I brought up gopher over TLS on the gopher mailing list today, and I learned of at least two new methods one could use to signal the use of TLS. They all have their issues though. So to recap the methods (in no particular order):
- Running gopher over TLS over a dedicated port (currently in use)
- Older clients will still attempt to use TCP to connect; this isn't enough of a signal to say “all these ports are yours, except 743—attempt no TCP there.” So older clients won't be able to connect, and could annoy operators with useless log messages.
- Adding a flag past the port value
- Again, older clients will ignore this, and it could possibly break the Gopher+ protocol. This might not be that much of an issue, as Gopher+ isn't that widely used to begin with.
- Adding new gopher types for TLS
- The the plus side, clients that don't understand the new types will safely ignore them. On the other hand, this could potentially double the number of valid gopher types. A variation on this would be to set the MSB of the type character to indicate TLS, but then you run the risk of using an undefined character, especially given that the majority of gopher sites now return UTF-8 encoded characters, and setting the high bit will generate invalid UTF-8, which will break any existing client written in Python3.
- A new type of protocol (currently in use)
- This exists—it's called Gemini and there are those who call for TLS to be removed from Gemini (for a variety of mutually exclusive reasons). Go figure.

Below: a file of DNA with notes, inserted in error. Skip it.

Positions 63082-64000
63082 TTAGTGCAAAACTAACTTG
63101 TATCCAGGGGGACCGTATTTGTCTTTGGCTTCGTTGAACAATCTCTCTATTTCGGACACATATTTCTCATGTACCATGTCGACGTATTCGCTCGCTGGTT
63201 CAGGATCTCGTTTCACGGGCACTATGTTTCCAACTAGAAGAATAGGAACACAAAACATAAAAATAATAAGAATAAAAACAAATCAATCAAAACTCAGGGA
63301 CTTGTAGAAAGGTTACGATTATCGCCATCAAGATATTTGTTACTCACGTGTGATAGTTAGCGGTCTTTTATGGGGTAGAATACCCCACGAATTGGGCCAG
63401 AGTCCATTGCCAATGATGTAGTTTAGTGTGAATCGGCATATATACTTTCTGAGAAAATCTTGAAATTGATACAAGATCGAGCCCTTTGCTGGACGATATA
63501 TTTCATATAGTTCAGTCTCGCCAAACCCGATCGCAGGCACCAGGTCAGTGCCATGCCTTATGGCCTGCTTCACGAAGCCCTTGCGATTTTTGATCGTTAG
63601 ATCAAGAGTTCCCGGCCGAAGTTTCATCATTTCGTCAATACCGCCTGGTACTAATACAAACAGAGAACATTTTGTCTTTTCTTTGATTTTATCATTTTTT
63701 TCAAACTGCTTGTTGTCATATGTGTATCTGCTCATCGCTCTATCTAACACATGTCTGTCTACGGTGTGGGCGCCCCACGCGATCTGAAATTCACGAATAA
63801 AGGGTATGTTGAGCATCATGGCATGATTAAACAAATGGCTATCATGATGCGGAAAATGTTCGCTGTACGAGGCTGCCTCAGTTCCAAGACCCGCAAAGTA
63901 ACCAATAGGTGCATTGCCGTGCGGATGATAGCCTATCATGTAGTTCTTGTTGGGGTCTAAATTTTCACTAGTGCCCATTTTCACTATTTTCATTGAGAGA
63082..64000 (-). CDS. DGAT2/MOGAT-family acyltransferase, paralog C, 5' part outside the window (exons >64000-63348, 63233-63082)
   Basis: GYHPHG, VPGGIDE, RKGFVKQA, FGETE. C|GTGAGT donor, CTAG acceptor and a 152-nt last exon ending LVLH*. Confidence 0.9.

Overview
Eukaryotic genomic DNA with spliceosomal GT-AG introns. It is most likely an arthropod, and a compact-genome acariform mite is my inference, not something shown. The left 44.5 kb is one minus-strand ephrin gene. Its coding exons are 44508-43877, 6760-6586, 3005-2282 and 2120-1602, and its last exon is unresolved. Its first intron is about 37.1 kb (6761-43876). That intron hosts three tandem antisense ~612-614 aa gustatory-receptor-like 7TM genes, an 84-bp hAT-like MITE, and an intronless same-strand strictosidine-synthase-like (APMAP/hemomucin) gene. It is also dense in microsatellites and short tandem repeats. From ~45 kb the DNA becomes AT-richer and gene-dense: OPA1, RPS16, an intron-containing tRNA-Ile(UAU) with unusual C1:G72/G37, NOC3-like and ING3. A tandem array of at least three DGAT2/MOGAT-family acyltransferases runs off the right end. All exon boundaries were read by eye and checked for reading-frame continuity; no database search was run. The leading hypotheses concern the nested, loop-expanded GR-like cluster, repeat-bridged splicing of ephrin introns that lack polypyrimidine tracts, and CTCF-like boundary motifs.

- Peek at the network stream for the TLS protocol(currently in use)
- First off, the server would need to peek at the incoming packet to determine if it's a TLS and if so, kick the connection over to the TLS library du jour, otherwise, fall back to the TCP connection. This can fail due to an adversary forcing a regular TCP connection by filtering out the TLS traffic.
- Signal TLS via the
caps.txtfile (currently in use)
- There's not much documentation about
caps.txt—there's an Internet draft that covers the format, but the actual specification seems to be this file from the creator of the specification. There is a field for TLS, but as it was pointed out on the mailing list, this is subject to a MITM degridation attack to force non-TLS.
- Use DNS SRV records
- There are several issues with this one—the state of DNS libraries was dismal enough that I wrote my own about a decade ago. Things might have improved since then, but this is something to keep in mind. Also, this is too, subject to MITM attacks, only at the DNS level, which is way easier to pull off.
- Switch gopher to using TLS exclusively
- Given this is a controversal topic for Gemini, I don't think this is a viable solution for gopher at all.
I think that covers all the methods. I'm of the opinion that gopher over TLS isn't worth the effort.
Speaking of gopher, I've made it clear that the gopher version of my blog (as well as the Gemini version of my blog) are second class citizens. Since my last post on this matter, the formatting has improved a bit, but it's not quite there yet (the gopher version is okay at best, but the gemini version could use more work—more on that some other time).
But one thing that has improved is better support for displaying multiple posts. Granted, that feature is not used as much as I thought it would be, but I still wanted gopher and Gemini support. It took a bit of time, but I was able to get it working so now you can view my recent Brevard trip on one page on the web, on gopher, and on Gemini. And now in reverse chronological order: web, gopher and Gemini (well, you could always do reverse on the web since the beginning, it's just now I have support for the other two protocols).
All that's left is really thinking about reformatting the posts when “publishing” for gopher and Gemini …